ACN - 101321555 Australasian Human Research Ethics Consultancy Services Pty Ltd (AHRECS)
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Australasian Human Research Ethics Consultancy Services Pty Ltd (AHRECS)

The Next Phase of Human Gene-Therapy Oversight – The New England Journal of Medicine (Francis S. Collins and Scott Gottlieb | August 2018)0

Posted by Admin in on October 18, 2018

The National Institutes of Health (NIH) and the Food and Drug Administration (FDA) have played key roles in the emergence of safe and effective human gene therapies. Now, we are proposing new efforts to encourage further advances in this rapidly evolving field.

The potential to alter human genes directly was first recognized nearly 50 years ago, around the same time as initial groundbreaking advances were being made in recombinant DNA technology. After intense discussions regarding the ethical, legal, and social implications of this technology, conversations were initiated at the NIH that led to the establishment of the Recombinant DNA Advisory Committee (RAC) in 1974. The RAC’s mission was to advise the NIH director on research that used emerging technologies involving manipulation of nucleic acids — a mission that was eventually expanded to encompass the review and discussion of protocols for gene therapy in humans. In 1990, the FDA oversaw the first U.S. human gene-therapy trial, which involved pediatric patients with adenosine deaminase deficiency and was conducted at the NIH Clinical Center in Bethesda, Maryland.

Although no major safety concerns were initially reported, over the course of the 1990s it became evident that many questions regarding the safety and efficacy of gene therapy remained unanswered. These unknowns were brought into sharp focus in 1999 when Jesse Gelsinger died of a massive immune response during a safety trial of gene therapy for ornithine transcarbamylase deficiency.1 This tragic death led to closer scrutiny of the field, including a greater focus on open dialogue and increased regulatory oversight.

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(US) Mount Sinai multiple sclerosis researcher admits to misconduct – Retraction Watch (Ivan Oransky | May 2018)0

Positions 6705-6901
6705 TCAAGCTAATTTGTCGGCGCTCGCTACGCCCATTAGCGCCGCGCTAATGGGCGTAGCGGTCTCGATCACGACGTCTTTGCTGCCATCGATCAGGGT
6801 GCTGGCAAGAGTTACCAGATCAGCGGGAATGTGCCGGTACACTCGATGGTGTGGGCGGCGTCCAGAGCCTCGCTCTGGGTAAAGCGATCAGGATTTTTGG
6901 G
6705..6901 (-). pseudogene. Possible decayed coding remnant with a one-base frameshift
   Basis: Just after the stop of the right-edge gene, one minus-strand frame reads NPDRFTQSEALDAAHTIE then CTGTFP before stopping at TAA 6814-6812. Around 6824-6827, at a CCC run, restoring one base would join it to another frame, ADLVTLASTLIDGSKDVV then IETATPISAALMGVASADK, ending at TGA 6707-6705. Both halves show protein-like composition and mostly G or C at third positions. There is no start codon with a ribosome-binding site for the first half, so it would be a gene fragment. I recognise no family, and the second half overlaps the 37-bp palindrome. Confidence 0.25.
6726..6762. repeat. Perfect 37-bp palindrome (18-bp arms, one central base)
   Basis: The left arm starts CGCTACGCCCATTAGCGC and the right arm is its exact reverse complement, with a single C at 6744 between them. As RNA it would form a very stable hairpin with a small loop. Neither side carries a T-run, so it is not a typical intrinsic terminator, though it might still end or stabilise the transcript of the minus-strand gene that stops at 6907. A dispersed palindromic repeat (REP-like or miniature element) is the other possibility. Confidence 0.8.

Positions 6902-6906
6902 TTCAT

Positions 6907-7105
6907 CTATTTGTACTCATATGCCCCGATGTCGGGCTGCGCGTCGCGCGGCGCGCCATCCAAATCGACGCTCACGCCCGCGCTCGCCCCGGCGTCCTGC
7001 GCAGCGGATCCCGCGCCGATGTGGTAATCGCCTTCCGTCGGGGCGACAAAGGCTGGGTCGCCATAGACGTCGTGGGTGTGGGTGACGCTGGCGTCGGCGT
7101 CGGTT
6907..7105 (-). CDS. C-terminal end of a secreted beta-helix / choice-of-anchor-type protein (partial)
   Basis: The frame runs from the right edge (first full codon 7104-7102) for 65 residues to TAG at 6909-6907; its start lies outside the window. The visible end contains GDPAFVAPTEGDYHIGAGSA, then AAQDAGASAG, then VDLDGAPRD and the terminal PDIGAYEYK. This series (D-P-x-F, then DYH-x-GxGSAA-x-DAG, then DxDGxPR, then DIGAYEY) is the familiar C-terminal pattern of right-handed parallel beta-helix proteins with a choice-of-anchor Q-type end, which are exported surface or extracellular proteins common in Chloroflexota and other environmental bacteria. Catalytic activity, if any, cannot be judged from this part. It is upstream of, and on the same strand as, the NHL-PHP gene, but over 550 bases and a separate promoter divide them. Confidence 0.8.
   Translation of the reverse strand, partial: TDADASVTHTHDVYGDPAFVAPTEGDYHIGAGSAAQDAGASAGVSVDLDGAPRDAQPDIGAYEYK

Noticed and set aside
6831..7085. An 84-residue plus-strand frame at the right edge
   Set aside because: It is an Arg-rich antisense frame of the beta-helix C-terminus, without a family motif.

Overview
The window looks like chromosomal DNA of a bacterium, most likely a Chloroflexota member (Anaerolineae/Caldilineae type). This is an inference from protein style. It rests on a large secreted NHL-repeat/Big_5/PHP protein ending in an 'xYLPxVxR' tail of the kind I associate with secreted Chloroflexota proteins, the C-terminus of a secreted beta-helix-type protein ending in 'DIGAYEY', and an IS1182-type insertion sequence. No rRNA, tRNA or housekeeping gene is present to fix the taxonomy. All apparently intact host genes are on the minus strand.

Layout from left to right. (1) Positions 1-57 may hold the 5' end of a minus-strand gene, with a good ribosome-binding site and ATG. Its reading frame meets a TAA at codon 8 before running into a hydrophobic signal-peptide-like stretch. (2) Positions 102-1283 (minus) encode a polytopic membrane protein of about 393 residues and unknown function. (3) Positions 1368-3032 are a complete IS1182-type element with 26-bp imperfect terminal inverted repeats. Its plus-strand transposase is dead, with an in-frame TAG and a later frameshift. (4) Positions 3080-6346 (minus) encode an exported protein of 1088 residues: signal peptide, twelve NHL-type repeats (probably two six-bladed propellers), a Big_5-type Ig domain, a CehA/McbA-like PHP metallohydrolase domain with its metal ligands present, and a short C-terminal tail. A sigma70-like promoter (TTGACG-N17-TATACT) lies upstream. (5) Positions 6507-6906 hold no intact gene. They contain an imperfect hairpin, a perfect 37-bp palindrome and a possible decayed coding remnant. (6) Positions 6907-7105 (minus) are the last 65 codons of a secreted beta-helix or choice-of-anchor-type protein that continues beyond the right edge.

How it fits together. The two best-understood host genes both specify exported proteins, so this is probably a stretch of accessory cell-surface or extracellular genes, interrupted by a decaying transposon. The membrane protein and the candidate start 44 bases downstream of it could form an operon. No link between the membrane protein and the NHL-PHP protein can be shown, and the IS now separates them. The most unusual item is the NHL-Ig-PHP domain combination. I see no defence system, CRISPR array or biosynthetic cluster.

Posted by Admin in on October 14, 2018

A researcher who has received millions in funding from the U.S. National Institutes of Health and who runs a lab at the Icahn School of Medicine at Mount Sinai in New York has confessed to falsifying data in a 2014 paper.

Gareth John, who studies multiple sclerosis and other neurological diseases, “has expressed remorse for his actions,” according to a report released last week from the U.S. Department of Health and Human Services’ Office of Research Integrity.

John falsified data in two different figures in a 2014 paper in Development, “Combinatorial actions of Tgfβ and Activin ligands promote oligodendrocyte development and CNS myelination,” according to the report. In one figure, a Western blot, he “removed the lower set of bands, reordered the remaining bands and used those bands to represent the actin control,” among other falsifications, and in another, he cut and pasted bands “onto a blank background and used those false bands to create a graph.”

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Clinical Trials – More Blinding, Less Worry! – Statistically Funny (Hilda Bastian | August 2018)0

Posted by Admin in on October 11, 2018

She’s right to be worried! There are so many possible cracks that bias can seep through, nudging clinical trial results off course. Some of the biggest come from people knowing which comparison group a participant will be, or has been, in. Allocation concealment and blinding are strategies to reduce this risk.